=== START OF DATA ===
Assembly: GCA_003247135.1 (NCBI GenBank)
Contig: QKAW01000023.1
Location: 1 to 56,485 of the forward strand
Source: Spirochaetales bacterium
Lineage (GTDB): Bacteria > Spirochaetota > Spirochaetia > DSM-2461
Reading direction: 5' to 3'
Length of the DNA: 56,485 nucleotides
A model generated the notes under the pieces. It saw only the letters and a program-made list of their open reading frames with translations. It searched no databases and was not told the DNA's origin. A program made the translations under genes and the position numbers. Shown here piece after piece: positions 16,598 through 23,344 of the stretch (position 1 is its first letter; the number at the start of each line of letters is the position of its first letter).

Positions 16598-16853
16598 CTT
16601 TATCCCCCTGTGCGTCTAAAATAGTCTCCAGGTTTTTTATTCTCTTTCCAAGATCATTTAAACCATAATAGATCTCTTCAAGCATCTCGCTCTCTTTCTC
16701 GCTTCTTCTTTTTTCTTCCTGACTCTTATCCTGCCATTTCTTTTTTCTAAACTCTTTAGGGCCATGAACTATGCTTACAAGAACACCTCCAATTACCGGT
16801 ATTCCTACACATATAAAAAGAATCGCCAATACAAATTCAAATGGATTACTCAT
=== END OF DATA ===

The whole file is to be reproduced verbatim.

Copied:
Assembly: GCA_003247135.1 (NCBI GenBank)
Contig: QKAW01000023.1
Location: 1 to 56,485 of the forward strand
Source: Spirochaetales bacterium
Lineage (GTDB): Bacteria > Spirochaetota > Spirochaetia > DSM-2461
Reading direction: 5' to 3'
Length of the DNA: 56,485 nucleotides
A model generated the notes under the pieces. It saw only the letters and a program-made list of their open reading frames with translations. It searched no databases and was not told the DNA's origin. A program made the translations under genes and the position numbers. Shown here piece after piece: positions 16,598 through 23,344 of the stretch (position 1 is its first letter; the number at the start of each line of letters is the position of its first letter).

Positions 16598-16853
16598 CTT
16601 TATCCCCCTGTGCGTCTAAAATAGTCTCCAGGTTTTTTATTCTCTTTCCAAGATCATTTAAACCATAATAGATCTCTTCAAGCATCTCGCTCTCTTTCTC
16701 GCTTCTTCTTTTTTCTTCCTGACTCTTATCCTGCCATTTCTTTTTTCTAAACTCTTTAGGGCCATGAACTATGCTTACAAGAACACCTCCAATTACCGGT
16801 ATTCCTACACATATAAAAAGAATCGCCAATACAAATTCAAATGGATTACTCAT